115th Annual Conference - Honolulu, Hawaii
Friday, November 10 - Sunday, November 12, 2017

Comparative Media Studies

Session Chair: 
Carole-Anne Tyler, "University of California, Riverside"
Session 2: Friday 10 – 11:30 am
Henry 210


  1. Ida Yoshinaga, University of Hawai'i, Manoa
    Latinx dramedy Jane the Virgin, a postmodern romance for the digital era, helps me theorize a reconsideration of fantasy as an audio-visual narrative mode. Focusing on how mise-en-scène creates a fantasy viewing experience, I analyze how the show blends animation, social media, fiction, and telenovela, into a televisual fairy-tale texture.
  2. Dantzel Cenatiempo, University of Washington - Seattle
    My paper examines how one of Josephine Baker's least well-known performances represents a turning point in her political consciousness. In this 1932 show, Baker draws on blackface, whiteface, and gendered cross-dressing to replace her contemporary media stereotype with a new, subversive image that flips European audiences' scopophilic gaze.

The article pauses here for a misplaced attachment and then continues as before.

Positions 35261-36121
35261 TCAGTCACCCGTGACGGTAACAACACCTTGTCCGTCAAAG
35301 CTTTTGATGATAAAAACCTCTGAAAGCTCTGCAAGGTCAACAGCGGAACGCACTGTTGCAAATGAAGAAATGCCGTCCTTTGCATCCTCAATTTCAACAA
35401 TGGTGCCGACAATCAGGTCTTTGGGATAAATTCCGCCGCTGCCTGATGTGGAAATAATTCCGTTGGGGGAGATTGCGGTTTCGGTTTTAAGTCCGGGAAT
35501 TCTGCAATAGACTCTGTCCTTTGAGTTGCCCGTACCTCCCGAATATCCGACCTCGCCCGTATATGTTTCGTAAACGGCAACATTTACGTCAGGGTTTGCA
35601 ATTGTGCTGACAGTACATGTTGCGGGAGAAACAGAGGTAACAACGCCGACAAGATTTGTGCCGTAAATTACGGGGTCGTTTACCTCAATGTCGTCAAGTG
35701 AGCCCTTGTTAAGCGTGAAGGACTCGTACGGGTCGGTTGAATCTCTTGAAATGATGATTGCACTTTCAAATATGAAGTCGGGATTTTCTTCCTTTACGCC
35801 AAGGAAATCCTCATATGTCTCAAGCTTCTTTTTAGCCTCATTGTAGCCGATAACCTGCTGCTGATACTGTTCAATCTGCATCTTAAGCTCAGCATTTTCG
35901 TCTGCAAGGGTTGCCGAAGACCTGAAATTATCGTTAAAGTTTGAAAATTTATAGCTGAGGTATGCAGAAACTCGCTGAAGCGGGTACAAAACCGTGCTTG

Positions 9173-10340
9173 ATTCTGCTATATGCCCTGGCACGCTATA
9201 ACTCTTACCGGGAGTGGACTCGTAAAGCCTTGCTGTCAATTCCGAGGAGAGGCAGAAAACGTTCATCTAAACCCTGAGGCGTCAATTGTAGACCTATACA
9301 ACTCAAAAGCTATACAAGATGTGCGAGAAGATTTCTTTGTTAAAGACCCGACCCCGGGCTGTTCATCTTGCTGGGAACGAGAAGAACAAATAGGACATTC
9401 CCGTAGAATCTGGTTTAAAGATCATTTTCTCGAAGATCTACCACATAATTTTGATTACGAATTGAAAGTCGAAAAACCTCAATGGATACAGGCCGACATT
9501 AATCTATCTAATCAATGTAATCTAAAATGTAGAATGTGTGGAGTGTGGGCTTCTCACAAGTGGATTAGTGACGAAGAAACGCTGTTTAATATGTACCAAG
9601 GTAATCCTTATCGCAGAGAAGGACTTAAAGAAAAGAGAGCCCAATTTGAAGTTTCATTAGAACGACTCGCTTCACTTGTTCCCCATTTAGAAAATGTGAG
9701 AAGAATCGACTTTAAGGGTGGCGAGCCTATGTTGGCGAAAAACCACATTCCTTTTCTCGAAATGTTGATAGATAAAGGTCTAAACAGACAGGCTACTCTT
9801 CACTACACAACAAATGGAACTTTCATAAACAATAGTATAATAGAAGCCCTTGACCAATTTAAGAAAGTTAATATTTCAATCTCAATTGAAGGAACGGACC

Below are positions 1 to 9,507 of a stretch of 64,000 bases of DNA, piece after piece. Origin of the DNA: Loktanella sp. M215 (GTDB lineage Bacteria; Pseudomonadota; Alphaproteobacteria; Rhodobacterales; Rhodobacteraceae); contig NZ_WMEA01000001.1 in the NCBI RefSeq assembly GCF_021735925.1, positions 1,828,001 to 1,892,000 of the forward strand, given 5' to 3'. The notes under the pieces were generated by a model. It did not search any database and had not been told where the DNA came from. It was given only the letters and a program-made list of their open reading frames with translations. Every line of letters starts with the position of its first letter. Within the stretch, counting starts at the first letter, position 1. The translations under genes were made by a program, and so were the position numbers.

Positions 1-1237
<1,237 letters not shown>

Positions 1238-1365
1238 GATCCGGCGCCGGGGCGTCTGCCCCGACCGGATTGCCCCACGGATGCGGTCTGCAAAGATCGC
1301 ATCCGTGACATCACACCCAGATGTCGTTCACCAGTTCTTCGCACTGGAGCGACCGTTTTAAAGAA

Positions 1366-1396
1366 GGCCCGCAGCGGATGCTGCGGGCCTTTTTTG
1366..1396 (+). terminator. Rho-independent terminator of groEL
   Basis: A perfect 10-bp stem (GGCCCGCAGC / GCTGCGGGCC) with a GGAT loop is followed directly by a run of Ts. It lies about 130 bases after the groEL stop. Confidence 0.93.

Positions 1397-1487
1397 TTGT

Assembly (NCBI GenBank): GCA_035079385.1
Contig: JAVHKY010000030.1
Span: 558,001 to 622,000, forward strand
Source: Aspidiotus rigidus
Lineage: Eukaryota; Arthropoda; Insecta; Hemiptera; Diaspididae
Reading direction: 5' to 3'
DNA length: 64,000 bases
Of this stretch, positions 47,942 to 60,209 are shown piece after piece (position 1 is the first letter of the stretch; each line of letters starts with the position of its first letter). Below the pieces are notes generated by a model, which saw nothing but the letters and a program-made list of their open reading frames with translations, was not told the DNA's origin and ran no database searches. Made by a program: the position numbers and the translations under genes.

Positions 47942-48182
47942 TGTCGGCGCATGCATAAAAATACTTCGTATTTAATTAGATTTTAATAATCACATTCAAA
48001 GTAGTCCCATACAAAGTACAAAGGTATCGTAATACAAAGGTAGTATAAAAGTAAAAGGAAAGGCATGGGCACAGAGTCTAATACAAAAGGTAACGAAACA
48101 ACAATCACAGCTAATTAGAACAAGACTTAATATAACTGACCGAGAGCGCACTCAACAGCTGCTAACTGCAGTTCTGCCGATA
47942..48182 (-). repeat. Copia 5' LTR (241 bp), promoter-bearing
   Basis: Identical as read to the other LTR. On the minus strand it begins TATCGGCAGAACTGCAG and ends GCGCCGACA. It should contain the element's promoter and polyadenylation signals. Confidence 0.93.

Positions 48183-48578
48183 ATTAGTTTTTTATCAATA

3. My presentation will examine three scenes from anti-trafficking campaign videos to address (1) the ways in which these visual images rhetorically construct spectacle while (2) silencing the voices of those most impacted. 
  4. Nandini Chandra, University of Hawaii, Manoa
    Dibakar Banerji's early films, Oye Lucky Lucky Oye (2008) and Love, Sex aur Dhoka (2010), attempt to carve a highly disruptive and graphic realism through a conspicuous use of low-tech, low-quality images: surveillance cameras, spy-cams and found footage. I believe Banerjee incorporates gaps in seeing and hisses of static to exploit the residual and embodied memory of senses other than sight, so as to produce an experience adequate to the contradictory totality of the subcontinent.
Session Cancelled: